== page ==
October 9, 2016: How many times must I forgive?

Posted on : Oct 6th, 2016 | By | Category: This Sunday's Service

Here is a really challenging question: “How many times should I forgive someone who hurts me or sins against me?”

This is a most interesting and relevant question for our lives today as we struggle with the question of whether we should repeal (end) the death penalty or speed up executions of those sentenced to death. It’s certainly relevant in the case of a young adult male college student who raped a comatose woman and received a sentence of 6 months in jail, from which he received early release after just three months in prison. On Tuesday of this week, an African America woman, a mother whose son was killed by the police, stood before the LA police commission meeting and screamed: “An eye for an eye and a tooth for tooth. You killed my son. Now it is only right for us to kill you.” (referring to LA police officers).

Peter, the disciple whom Jesus selects to be the next gen leader of the Church and the one who the night of Jesus’ arrest denies not once or twice but three times even knowing Jesus, this Peter asks Jesus: “How many times should I forgive someone who hurts me (or sins against me)?” Peter offers a bold answer to his own question: “Seven times?”

Actually, Peter is being extremely generous with his suggested answer. The Jewish rabbis at the time taught that forgiving someone more than three times was unnecessary, citing Amos 1:3-13 where God forgave Israel’s enemies three times, then punished them. By offering forgiveness more than double that of what the Rabbis taught, Peter was being extremely generous (or gracious).

“Seven” in Jewish spirituality also symbolizes “completion.” According to Jewish tradition, God created everything that exists in seven days, and on the seventh day, God rested.” (Genesis 2:2) Peter’s offer to forgive someone seven times is not only generous but symbolizes completion.

But Jesus comes back with a heart-breaking answer to Peter’s question: “Seven! Hardly. Try seventy times seven.” Ouch! 7×70=490. Is Jesus really telling us to forgive those who hurt us, those who sin against us, 490 times?   Not exactly.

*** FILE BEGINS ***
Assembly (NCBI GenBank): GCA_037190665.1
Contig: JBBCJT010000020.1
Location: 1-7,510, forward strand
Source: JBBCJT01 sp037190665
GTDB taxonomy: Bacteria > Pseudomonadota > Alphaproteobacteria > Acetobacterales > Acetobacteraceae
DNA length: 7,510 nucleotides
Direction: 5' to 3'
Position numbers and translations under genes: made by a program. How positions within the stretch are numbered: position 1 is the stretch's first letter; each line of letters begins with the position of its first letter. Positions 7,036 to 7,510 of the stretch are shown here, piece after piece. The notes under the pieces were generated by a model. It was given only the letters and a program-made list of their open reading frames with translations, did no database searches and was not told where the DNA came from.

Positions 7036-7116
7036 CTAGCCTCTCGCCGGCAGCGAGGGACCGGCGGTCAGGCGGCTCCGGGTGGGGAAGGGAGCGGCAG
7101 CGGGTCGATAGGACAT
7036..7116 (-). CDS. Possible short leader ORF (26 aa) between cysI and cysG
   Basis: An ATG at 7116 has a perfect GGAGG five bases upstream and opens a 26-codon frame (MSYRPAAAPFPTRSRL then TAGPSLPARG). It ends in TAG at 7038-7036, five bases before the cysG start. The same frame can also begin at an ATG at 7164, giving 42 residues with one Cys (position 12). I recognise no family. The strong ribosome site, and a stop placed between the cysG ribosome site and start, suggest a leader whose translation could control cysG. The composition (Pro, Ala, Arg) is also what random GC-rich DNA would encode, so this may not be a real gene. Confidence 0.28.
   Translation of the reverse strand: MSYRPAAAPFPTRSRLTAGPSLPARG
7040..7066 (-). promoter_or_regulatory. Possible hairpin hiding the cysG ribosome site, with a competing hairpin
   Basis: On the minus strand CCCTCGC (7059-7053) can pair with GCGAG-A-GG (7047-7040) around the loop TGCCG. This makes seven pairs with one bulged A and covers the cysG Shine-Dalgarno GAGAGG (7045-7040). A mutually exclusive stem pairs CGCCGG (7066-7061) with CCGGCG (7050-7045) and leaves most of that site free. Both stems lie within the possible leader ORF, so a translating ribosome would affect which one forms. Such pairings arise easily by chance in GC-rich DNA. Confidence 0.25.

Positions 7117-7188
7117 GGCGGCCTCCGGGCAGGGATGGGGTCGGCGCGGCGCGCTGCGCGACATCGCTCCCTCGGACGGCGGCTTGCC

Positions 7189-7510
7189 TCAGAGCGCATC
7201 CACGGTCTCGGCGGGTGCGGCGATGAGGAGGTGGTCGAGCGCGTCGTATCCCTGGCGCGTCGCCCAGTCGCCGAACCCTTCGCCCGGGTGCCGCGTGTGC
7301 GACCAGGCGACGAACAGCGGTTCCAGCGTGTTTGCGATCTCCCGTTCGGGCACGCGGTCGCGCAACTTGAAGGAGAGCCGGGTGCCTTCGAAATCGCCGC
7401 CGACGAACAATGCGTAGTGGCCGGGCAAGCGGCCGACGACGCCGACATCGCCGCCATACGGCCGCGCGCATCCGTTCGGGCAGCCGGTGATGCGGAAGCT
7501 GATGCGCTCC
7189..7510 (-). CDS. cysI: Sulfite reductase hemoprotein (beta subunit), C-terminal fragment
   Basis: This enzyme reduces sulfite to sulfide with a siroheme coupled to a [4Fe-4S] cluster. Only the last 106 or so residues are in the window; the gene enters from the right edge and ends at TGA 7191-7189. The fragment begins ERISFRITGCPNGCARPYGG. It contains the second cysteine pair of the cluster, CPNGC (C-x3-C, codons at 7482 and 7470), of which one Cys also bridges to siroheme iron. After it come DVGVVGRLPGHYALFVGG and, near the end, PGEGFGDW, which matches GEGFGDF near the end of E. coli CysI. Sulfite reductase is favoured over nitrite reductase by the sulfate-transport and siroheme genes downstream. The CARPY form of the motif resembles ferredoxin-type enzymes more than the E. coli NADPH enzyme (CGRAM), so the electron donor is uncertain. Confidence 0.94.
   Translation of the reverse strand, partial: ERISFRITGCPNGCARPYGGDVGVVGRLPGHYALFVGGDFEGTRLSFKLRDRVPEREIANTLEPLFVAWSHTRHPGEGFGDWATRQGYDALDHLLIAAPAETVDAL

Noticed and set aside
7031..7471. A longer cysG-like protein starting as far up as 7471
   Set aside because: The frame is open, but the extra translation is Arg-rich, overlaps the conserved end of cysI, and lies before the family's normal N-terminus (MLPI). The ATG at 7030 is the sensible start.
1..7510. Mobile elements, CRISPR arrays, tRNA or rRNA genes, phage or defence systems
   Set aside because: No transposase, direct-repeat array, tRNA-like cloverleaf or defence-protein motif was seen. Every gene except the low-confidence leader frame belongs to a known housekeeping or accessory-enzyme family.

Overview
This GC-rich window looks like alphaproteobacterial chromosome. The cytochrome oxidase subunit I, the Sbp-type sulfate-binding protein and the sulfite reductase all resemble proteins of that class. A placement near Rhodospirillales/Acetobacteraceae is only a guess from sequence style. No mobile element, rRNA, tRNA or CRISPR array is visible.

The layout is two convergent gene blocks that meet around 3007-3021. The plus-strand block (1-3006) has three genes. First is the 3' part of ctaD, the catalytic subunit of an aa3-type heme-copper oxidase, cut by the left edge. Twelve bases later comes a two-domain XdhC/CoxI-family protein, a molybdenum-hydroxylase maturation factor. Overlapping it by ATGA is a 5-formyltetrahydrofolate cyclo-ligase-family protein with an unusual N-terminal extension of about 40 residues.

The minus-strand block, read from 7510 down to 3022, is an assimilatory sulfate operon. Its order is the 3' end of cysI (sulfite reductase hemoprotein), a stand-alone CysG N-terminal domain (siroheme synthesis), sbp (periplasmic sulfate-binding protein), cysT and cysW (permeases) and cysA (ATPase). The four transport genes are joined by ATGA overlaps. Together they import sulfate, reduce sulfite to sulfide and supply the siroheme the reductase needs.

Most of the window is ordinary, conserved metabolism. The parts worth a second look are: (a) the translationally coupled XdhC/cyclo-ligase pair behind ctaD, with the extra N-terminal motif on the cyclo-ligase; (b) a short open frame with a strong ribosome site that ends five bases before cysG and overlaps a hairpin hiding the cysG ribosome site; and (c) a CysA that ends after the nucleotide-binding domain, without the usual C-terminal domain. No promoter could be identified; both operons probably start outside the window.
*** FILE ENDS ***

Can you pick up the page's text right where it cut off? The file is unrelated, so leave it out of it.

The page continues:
The answer to this question may be found in the testimonies of those who have experienced grave harm by others. Many times we’ve heard it from family members at sentencing hearings in court: “I forgive you.” And from victims of sexual assault: “I forgive you.” How can they say that? Do they really mean it?

Jesus answered this complex question with a parable – a story. Jesus’ story used situations that were common in his day. Today, the story could well be the people I mentioned above. It may be summed up in the words of a man to the convicted killer of his wife: “I forgive you because I have no better choice. You’ve taken my wife’s life. You are not taking mine.”

More on Sunday.

Blessings,

Dan

 

~ This Sunday’s Scripture ~

Matthew 18:21-35

From: The Message, a contemporary paraphrase of the Bible

A Story About Forgiveness

21 At that point Peter got up the nerve to ask Jesus, “Rabbi, how many times do I forgive a brother or sister who hurts me? Seven?”

22 Jesus replied, “Seven! Hardly. Try seventy times seven.

23-25 “The kindom of God is like a king who decided to square accounts with his servants. As he got under way, one servant was brought before him who had run up a debt of a hundred thousand dollars. He couldn’t pay up, so the king ordered the man, along with his wife, children, and goods, to be auctioned off at the slave market.

26-27 “The poor servant threw himself at the king’s feet and begged, ‘Give me a chance and I’ll pay it all back.’ Touched by his plea, the king let him off, erasing the debt.

28 “The servant was no sooner out of the room when he came upon one of his fellow servants who owed him ten dollars. He seized him by the throat and demanded, ‘Pay up. Now!’

29-31 “The poor servant threw himself down and begged, ‘Give me a chance and I’ll pay it all back.’ But he wouldn’t do it. He had him arrested and put in jail until the debt was paid. When the other servants saw this going on, they were outraged and brought a detailed report to the king.

32-35 “The king summoned the man and said, ‘You evil servant! I forgave your entire debt when you begged me for mercy. Shouldn’t you be compelled to be merciful to your fellow servant who asked for mercy?’ The king was furious and put the screws to the man until he paid back his entire debt. And that’s exactly what our God is going to do to each one of you who doesn’t forgive unconditionally anyone who asks for mercy.”

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